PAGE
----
Report a rare chance to solve water problems

Last updated 15:37 15/11/2012

Relevant offers


Fitting together the jigsaw of wastewater, horses and sheep Young farmer Rachel Rule is the perfect woman, Wanaka competition finds Siblings fight over millions in farming family stoush Are lambs worth more alive than dead? Ex-mechanic spends year making a scale model of John Deere tractor Fonterra blindsided as nineteen arrested in China over milk powder scam Traps lure, 'whack', kill rodents to help make NZ 'predator-free' by 2050 Government moves to make dairy industry more competitive MPI ready to handle foot-and-mouth disease outbreak Rural news wrap: October 21

The Government is asked to accept a new approach to the vexed issues of polluted waterways and water allocation in a report released today.

Land and Water Forum chairman Alastair Bisley describes the report, the third and final from the forum over the past two years, as a "once in a generation chance to resolve the entrenched problems surrounding fresh water".

The Land and Water Forum, a body formed by more than 60 organisations, wants communities to reach a consensus.

The forum proposes a collaborative approach at both national and catchment levels to set objectives for waterways, prescribe limits for takes and discharges where these are required, and to find "fair, efficient and accountable" ways to implement the limits.

Water available for users once limits had been set should be allocated with long-term economic welfare in mind, he said.

As catchments became fully allocated, consents should be clarified and strengthened to preserve their value.  

Water should also be made more easily transferable between users while preserving limits.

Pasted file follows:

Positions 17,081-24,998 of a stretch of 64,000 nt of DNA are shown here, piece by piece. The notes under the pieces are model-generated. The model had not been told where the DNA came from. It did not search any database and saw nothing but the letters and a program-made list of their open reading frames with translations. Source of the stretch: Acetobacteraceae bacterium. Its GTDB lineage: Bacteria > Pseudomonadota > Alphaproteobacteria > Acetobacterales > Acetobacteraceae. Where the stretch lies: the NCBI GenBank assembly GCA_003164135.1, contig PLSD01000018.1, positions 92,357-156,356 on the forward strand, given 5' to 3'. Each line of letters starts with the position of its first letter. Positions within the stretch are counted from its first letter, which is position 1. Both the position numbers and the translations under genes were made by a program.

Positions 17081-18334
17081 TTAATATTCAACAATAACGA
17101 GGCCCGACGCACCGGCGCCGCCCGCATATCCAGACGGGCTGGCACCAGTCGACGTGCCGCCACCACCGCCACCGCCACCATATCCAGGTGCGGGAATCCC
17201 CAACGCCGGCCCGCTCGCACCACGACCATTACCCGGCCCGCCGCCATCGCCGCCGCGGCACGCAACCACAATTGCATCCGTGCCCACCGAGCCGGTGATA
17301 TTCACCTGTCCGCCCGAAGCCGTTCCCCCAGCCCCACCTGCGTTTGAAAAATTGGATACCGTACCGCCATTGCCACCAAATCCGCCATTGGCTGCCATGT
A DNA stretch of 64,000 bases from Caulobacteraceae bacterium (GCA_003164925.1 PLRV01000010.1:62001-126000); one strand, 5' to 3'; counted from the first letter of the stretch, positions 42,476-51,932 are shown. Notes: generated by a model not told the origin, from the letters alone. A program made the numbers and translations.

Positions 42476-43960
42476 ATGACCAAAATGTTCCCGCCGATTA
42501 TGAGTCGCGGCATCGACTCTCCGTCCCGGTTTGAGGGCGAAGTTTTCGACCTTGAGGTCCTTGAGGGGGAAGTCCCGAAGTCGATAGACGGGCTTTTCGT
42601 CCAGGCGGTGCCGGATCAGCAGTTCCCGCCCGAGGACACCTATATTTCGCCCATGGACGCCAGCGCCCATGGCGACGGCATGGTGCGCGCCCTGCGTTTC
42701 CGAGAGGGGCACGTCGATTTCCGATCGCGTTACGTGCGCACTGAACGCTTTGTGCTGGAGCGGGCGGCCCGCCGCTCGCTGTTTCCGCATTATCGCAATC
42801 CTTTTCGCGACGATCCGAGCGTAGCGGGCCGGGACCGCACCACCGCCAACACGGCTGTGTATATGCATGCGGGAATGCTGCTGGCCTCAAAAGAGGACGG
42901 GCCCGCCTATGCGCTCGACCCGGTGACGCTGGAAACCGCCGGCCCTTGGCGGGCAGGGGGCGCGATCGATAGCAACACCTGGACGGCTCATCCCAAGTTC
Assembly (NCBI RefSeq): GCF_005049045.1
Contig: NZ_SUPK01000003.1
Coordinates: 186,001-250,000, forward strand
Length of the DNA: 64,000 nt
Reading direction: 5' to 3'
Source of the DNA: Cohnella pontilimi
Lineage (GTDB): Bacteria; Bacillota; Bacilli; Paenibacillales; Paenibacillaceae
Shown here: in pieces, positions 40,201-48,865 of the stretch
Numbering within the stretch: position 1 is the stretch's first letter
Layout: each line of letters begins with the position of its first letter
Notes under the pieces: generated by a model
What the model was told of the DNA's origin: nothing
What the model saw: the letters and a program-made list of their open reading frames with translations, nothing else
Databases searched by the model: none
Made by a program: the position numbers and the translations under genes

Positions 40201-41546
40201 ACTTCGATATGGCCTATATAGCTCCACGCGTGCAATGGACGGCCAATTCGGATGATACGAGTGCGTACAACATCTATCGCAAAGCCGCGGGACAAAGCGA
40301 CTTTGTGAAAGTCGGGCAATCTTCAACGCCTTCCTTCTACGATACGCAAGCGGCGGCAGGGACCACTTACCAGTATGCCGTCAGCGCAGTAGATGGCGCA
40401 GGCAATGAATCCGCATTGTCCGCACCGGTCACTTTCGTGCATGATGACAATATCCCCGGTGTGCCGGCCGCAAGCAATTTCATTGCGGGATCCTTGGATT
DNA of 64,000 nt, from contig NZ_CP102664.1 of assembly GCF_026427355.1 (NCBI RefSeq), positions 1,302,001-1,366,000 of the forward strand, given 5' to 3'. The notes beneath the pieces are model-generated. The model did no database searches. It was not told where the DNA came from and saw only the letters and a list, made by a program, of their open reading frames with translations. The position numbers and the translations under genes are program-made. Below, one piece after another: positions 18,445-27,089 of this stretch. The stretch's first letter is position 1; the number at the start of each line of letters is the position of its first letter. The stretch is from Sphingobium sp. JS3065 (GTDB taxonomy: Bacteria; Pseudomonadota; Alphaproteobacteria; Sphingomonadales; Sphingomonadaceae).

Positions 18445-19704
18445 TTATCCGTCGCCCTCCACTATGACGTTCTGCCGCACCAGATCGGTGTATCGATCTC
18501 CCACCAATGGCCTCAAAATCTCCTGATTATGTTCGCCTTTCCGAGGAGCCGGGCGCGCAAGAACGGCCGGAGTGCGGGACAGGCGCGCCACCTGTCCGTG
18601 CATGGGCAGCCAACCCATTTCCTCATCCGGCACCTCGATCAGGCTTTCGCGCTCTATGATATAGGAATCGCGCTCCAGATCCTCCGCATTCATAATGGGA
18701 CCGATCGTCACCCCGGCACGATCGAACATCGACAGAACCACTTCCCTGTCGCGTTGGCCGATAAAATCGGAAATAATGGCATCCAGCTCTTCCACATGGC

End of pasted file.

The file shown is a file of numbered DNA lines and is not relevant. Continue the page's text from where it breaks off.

Eventually, consents longer than 35 years for significant infrastructure and a stronger presumption that consents would be rolled over should also be considered.

All water quality solutions should be tailored to individual catchments, Bisley said.

"Good management practice by land and water users is the basic tool. Incentivising it is the preferred approach. Regions are accountable for managing within limits. Industry schemes, catchment-wide initiatives and regulation may all help to ensure the limits are achieved within the agreed timeframes."

Bisley said New Zealanders should accept that under the pressure of people, agriculture and industry, the quality of rivers, lakes and streams would vary. "They will not all be pristine." 

"We believe most New Zealanders will agree, if they are sure that there are bottom lines which preserve the health of our water and human health, that water quality will improve over time and that outstanding waterways will be protected."

The three reports reflected the work of more than 100 individuals from more than 60 stakeholders. "They form an integrated package and we hope that the Government will implement them as a whole to sustain the consensus."

Ad Feedback



Special offers
Opinion poll

Is it time for authorities to introduce tougher penalties for poaching?



Vote Result

Related story: Booby traps for poachers cost farmers

Featured Promotions

Sponsored Content

Agri e-editions

Digital editions

Read our rural publications online